Former mob hit man now in the witness protection program tells his story to a budding novelist. The book is suppose to be a work of fiction until Washington politicals take control of it. Mac and Anabelle help the young writer regain control. Good book
I was very surprised to find that Margaret Truman has written at least 23 or 24 "Capital Crimes Novels"--the capital being Washington DC, of course. I read it out of curiosity to see what kind of tales teller she is and how entertaining her writing might be. I was agreeably surprised and entertained and plan to read more. Her tale was readable and with the requisite "how will it end?" suspense. While there was a murder, the book was not filled with violence or profanity. It is always rewarding to find a writer who knows enough words without resorting to a continuing stream of profanity. As an old Navy man, I have heard just about every word there is to hear, but I find that intelligent words are best. I did find the ending a little soft after a terrific build up, and I did find a bit tedious numerous instances of listing what one character had to eat with great regularity. All in all, however, the book was worth the time to read it.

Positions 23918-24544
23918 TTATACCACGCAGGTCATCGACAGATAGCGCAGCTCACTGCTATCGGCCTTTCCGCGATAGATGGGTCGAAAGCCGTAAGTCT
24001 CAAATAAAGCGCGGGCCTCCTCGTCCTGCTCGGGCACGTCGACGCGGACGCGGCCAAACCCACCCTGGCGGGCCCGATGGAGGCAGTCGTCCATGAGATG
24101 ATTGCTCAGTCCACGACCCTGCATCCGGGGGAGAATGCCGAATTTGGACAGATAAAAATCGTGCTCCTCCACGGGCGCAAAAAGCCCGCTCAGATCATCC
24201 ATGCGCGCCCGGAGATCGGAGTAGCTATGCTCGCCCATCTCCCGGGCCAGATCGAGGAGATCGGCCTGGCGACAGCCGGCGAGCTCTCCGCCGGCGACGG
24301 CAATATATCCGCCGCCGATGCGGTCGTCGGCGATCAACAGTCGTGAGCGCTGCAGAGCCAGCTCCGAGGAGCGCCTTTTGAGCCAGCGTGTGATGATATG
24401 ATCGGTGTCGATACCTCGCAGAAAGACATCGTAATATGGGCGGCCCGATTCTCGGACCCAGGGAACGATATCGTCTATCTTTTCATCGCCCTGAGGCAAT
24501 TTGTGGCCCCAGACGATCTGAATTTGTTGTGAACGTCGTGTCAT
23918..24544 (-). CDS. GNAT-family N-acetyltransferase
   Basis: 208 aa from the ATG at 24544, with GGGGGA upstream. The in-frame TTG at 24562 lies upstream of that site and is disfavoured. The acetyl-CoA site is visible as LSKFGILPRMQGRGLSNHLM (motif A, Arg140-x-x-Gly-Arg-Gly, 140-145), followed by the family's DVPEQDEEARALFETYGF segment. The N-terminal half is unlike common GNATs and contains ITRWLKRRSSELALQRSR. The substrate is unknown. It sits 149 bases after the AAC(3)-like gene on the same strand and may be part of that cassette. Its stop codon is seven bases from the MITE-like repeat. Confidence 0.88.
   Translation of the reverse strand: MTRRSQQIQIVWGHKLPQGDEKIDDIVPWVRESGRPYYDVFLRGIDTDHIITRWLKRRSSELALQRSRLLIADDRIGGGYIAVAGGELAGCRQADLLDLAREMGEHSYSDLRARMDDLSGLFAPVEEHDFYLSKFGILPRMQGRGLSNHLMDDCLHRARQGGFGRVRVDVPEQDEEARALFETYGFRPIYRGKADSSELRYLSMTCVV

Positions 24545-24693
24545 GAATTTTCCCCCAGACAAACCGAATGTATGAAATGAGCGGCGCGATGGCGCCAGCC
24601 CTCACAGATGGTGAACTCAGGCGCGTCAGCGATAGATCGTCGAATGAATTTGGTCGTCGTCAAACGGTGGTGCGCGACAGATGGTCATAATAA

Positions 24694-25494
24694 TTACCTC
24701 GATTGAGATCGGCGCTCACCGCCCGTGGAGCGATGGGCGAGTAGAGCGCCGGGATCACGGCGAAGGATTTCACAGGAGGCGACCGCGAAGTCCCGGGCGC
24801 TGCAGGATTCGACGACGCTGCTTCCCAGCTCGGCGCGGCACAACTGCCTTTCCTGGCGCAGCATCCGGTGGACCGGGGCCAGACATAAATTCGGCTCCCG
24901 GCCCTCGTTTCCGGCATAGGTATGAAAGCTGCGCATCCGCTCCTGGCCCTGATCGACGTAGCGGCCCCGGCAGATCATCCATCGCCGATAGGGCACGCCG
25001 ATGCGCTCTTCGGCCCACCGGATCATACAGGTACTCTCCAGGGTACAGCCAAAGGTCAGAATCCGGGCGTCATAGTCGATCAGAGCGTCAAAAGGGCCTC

Louis Russo, former mob hit man and government informer, arrives at Union Station in DC on the last lap of what will turn out to be his one way trip from Tel Aviv. Two men meet his train, one is the man who will kill him, the other is Richard Marienthal, a young writer whose forthcoming book is based on Russo's life.
Truman has produced another knowing look at Washington politics with this tale of conspiracy and murder that echoes through the halls of the FBI, the CIA, Congress and the West Wing.
Hard to keep up with who's who, kept having to look back and see who she was talking about. Got to the point I juat didn't care, wanted it to be over. Why I keep holding out hope that a bad book will get better?